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Pioneer apes in coonskin caps. THIS IS THE APEX OF ART. – Planet of the Apes #4

January 13, 2012

There are moments in human history when a corner of mankind is briefly blessed with divine inspiration. Mozart. Beethoven. Da Vinci. Tolstoy. Faulkner. This is one of those moments. It’s as if the squirrel on water-skis was combined with the monkey riding a dog. Hell, throw dogs playing poker into the mix. THE ABOVE COVER SERIOUSLY RANKS AS ONE OF THE MORE SPLENDIFEROUS THINGS I’VE SEEN IN YEARS. It should be in the National Gallery of Art. The French should jealously maintain that it belongs in the Louvre. C’est magnifique.

Thank you, Bob Larkin, for crafting this gem. Thank you very much.

When my father bought a pool table years ago, the very first accoutrement that he equipped our basement with was a framed picture of dogs playing pool (to my mother’s eye-rolling chagrin). It was requisite schlock, but it was glorious. BIG TIME. It was my father’s leg lamp. In a similar vein, if that cover were to be offered as a large-scale print, I’d give serious thought to hanging it in my living room. I’m single. These are the privileges afforded to a man who is single. And I would not shack up with any woman who would make me get rid of it. “What kind of vicious harpy are you?”

Sometimes as I was chalking my cue next to that old basement Olhausen, I’d pause and stare at the dogs shooting pool. It was pointless and dumb “art,” but someone had clearly put a lot of effort into its composition. Someone labored over it. And Apes in Coonskin Caps? Did Mr. Larkin take a step back after his final stroke, put his hands triumphantly on his hips, and think to himself God damn I have outdone myself this time? One hopes.

Just look at it. Flaming metal dart arrow things. Man and ape poling and blasting away side by side. Snowy mountains and verdant foliage rising behind our beleaguered primates. An unseen menace. The faces. They eyes. You can almost hear the rapids.

My oh my.

This magazine-sized series ran concurrently with the underwhelming and mostly forgotten Planet of the Apes TV show. In addition to the cover story and part 4 of the adaptation of the first Charlton Heston-infused film, there are some features within, like “Ape Fashions” (!) and an interview with a star of the show (Ron Harper, and not the one that played for the Chicago Bulls. Heard of him? Neither have I.). Said interview is conducted by none other than Chris Claremont, still in the “paying dues” phase of his career.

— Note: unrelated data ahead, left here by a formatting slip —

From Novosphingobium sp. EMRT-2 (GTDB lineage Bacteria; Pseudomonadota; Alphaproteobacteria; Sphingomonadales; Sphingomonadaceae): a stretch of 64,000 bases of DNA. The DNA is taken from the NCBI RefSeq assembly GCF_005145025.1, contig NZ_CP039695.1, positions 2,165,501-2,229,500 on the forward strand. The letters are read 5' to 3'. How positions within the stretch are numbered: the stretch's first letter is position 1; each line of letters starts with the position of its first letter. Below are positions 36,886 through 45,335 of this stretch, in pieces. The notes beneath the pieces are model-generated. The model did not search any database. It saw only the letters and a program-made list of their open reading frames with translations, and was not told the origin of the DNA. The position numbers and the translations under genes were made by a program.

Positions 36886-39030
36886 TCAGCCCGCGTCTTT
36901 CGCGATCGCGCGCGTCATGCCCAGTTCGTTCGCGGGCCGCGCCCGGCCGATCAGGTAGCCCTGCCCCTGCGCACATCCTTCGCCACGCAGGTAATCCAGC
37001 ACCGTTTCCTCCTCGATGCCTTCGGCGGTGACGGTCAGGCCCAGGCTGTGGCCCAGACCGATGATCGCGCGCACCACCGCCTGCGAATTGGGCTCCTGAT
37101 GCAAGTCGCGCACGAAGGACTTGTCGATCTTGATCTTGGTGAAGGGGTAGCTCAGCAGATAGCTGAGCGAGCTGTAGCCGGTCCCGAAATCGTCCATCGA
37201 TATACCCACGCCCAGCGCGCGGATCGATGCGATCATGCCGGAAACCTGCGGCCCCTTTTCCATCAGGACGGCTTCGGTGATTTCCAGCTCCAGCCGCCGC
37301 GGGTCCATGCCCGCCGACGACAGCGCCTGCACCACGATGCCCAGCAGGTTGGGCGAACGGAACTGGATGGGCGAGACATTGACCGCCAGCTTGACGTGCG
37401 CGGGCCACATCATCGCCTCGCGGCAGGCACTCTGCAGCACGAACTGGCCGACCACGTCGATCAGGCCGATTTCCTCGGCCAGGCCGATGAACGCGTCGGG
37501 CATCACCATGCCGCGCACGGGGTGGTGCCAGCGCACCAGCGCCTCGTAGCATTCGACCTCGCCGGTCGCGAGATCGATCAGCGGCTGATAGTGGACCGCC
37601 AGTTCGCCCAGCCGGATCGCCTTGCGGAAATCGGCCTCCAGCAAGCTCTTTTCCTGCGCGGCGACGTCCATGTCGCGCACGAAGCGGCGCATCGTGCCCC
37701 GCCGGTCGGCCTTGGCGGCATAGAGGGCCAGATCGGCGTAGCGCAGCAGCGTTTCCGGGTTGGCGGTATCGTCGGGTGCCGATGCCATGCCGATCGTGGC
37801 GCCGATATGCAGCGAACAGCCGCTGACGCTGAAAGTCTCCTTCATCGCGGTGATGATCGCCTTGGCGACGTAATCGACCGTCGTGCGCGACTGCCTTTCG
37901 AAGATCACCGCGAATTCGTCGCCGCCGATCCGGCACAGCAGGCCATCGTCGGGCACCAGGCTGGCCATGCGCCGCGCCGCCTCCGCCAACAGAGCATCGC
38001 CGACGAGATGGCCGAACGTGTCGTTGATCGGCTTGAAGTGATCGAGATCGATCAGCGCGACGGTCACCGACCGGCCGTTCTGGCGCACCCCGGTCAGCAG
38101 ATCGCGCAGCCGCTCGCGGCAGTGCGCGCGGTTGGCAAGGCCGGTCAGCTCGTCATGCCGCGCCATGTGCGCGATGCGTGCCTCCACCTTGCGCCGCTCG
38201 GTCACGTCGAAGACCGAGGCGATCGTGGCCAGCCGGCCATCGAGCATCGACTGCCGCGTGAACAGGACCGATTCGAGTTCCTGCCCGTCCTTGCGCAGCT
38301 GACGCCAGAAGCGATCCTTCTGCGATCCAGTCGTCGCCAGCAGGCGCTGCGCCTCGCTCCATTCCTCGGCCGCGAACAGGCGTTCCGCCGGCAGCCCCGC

When I was buying this book, the owner of the store saw it on the top of my pile and called it, without sarcasm, “the greatest series ever.” I can’t speak to that. “It’s the Davy Crockett apes that got my attention” was my reply. And that’s where the conversation ended. It’s hard to process that word sequence, much less argue with it.

And what about those Davy Crockett apes? The accompanying story is called “A Riverboat Named Simian.” There are times when I’d want to scissor kick a title like that. Not here. The cover scene bears little relation to the events inside. To make a long story (Script: Doug Moench, Pencils: Mike Ploog, Inks: Frank Chiaramonte) short, human and ape companions escape gorilla pursuers only to find themselves in a strange frontier-style town, one with, well:

When I first saw that marvelous cover, a blog post flashed before my eyes, fueled by a primal need to share something so delightful with those who’ve yet to experience it. I thought of some Yosemite Sam language that I could incorporate in a (lame) attempt at humor. Dagnab it. Consarn it. The rootinest tootinest. You get the picture. BUT THE COMIC BEAT ME TO IT:

Gunpowder Julius. We have a new hero, America.

You know how it seemed that in every John Wayne movie his character would fight another character and then they’d become better friends for it?:

THIS THING HAS EVERYTHING. Wait, it lacks is an ape using a spittoon. So there’s that. And yes, I went back and double-checked.

I can’t offer much in the way of criticism on the story. My familiarity with the Apes mags is just short of nonexistent, and I can’t speak intelligently about mutants, Inheritors and Lawgivers. I will say that the content offered inside, despite the Gunpowder Julius grandiosity, fails to live up to that cover. After its vibrant colors, the black and white feels like Dorothy going back to that crappy little Kansas farmhouse after her Oz adventure. This is a dumb criticism that I have of most black and white books, one that’s doubled here.

But then, what could match the cover? Really — what?

2 Comments leave one →
  1. January 14, 2012 8:23 pm

    Awesome post. I laughed, I cried, I smiled. And I couldn’t have written this better myself.

    Thanks,

    Doug

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